On July 22, 2006, my husband an drove across the desert in our air conditioned car. At the same time, eleven-year-old Olivia Luna Nogueda and her older sister, Marisol, seventeen, attempted to cross the Arizona desert from Mexico on foot. 110-degree heat broiled the landscape. The girls were trying to reunite with their parents who were in Atlanta, Georgia. They traveled as part of a group of about twenty people being led by a smuggler. Olivia became ill, and the smuggler abandoned her and her sister.

An excruciating headache struck Olivia. She stumbled, hallucinated, and passed out. Her body cooked while she was still alive.

Marisol, the seventeen-year-old, stayed with her little sister until Olivia was unconscious. Then Marisol, dizzy and desperate, searched for help. She eventually reached the Sells Baptist Church on the Tohono O’odham Indian Reservation. With the guidance of Marisol, Tohono O’odham police found Olivia and performed CPR until she was picked up by ambulance. The eleven-year-old child died on the way to the hospital. Her body temperature was 106 degrees.

The policies that led Olivia and Marisol to attempt to cross the desert on their feet reflect a resurgence of Nativism in the United States. Nativism is either a policy favoring native inhabitants as opposed to immigrants or the push toward a revival or strengthening of the “native” culture over against cultures that arrive with immigrants. It especially opposes the merging of cultures by prolonged contact and often represents a dread of alien radicalism.

The historian John Higham characterized the nativist, saying, “. . . he believed that some influence originating abroad threatened the very life of the nation within.” (Strangers in the Land: Patterns of American Nativism, 1860-1925, 1965.)

Nativism has recurred throughout the U.S. history, beginning with early settlements and “the first naturalization laws when only whites of ‘good moral character’ could be naturalized. It continued through such things as the Chinese exclusion laws, the development of eugenics, the Johnson-Reed national origins quota act of 1924, such events as the resurgence of the Ku Klux Klan and anti-Semitism, and the contemporary backlash against undocumented immigrants. It was especially dominant during times of economic distress. See Peter Schrag, Not Fit for Our Society: Nativism and Immigration, 2010.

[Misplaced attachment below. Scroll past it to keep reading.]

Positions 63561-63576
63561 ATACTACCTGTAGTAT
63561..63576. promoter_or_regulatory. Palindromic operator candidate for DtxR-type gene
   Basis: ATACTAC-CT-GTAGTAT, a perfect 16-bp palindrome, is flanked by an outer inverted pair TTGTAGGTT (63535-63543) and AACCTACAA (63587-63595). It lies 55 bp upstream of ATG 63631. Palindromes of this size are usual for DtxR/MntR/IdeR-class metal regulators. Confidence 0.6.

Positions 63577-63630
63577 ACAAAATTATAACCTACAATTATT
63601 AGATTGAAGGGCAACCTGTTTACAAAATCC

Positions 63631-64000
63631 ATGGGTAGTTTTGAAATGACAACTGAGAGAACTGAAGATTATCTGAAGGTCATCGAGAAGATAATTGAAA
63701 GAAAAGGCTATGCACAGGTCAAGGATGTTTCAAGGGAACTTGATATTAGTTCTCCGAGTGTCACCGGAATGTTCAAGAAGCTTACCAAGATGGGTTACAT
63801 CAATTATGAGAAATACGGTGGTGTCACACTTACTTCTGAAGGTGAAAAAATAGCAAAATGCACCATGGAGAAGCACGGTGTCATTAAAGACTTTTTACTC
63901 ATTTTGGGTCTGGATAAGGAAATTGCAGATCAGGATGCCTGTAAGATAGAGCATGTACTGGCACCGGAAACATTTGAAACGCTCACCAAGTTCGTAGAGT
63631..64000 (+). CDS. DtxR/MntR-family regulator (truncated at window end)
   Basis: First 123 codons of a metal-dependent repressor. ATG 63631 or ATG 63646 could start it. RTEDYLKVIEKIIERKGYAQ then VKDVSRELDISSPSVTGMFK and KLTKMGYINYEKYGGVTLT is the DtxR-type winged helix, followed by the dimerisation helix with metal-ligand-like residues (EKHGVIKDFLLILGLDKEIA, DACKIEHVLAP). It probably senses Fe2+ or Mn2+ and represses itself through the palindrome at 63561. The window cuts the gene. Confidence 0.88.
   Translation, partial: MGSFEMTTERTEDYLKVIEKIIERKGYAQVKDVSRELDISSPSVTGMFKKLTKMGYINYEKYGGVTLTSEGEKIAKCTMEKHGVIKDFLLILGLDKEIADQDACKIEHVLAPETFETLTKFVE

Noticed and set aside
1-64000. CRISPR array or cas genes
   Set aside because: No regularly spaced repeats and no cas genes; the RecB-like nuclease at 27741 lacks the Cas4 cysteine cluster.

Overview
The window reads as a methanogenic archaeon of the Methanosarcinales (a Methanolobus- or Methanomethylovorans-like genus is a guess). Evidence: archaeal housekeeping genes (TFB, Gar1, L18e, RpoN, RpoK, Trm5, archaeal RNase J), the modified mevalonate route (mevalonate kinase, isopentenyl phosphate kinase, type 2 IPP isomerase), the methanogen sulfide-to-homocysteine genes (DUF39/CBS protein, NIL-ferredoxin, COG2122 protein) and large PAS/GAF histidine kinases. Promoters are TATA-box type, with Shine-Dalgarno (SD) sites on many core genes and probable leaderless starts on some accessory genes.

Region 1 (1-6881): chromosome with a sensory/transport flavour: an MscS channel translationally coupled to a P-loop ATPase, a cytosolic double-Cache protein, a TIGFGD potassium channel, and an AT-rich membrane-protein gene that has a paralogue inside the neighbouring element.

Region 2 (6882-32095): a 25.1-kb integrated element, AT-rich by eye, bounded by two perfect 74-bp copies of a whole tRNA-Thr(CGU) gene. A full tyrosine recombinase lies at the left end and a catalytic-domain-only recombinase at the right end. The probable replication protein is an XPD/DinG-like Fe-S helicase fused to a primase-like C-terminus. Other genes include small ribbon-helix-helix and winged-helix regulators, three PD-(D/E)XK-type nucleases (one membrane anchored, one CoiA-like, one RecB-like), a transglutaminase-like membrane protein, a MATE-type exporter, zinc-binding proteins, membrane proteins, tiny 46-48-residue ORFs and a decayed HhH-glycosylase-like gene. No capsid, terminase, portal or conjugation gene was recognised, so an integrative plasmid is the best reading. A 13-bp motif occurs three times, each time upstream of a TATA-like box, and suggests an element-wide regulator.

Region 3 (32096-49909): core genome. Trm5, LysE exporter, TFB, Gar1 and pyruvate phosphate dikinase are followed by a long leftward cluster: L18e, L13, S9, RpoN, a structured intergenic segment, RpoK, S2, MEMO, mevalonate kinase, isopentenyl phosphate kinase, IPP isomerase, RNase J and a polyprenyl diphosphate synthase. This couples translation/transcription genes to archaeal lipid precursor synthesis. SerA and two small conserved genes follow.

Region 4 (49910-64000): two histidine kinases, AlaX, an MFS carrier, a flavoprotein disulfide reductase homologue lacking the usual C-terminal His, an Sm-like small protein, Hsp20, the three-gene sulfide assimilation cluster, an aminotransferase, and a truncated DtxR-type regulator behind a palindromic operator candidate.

During times of economic growth, we have pulled immigrants toward our land as a source of cheap labor. During times of struggle and fear, we attempt to push them back into their home countries. Schrag talks about contemporary issues that contribute to current social anxieties: “the flight of jobs overseas, the crisis in health care, the tightening housing market, the growing income gaps between the very rich and the middle class, and the shrinking return from rising productivity to labor.” (10)

During the depression years of 1929-1939, we forced 400,000 Mexican immigrants and their U.S.-born children out of the U.S. into the interior of Mexico. People who looked “Mexican” were rounded up in raids of public and private places. Ironically, the U.S. deported 396,900 people in fiscal year 2011, a similar number to all deported during the depression. Schrag says that nativism and racism are not unique to the United States. “What makes them significant,” however, “is that they run almost directly counter to the nation’s founding ideals.” (2) We see ourselves as a “city on a hill,” imagining that we are a shining example to the world. Our founding documents talk about the rights of man and equality.

Except for indigenous peoples, we are a nation of immigrants. Nevertheless, each immigrant group was denigrated in its time. Those already here called the new groups unassimilable because they felt such groups were badly educated, crime prone, and diseased. In 1901, Missouri prohibited the ‘importation of afflicted, indigent, or vicious children.’” (7)

Somehow, as we make our calls for immigration reform and try to answer nativist accusations, we have to remember people like Olivia. Her desires were simple. She tried to reunite with her parents at a time when immigration policies did not make that possible in any safe fashion. Immigration issues are extremely complicated, but we owe it to the memory of those lost in the crossing to wrestle with the issues and not fall into easy explanations.

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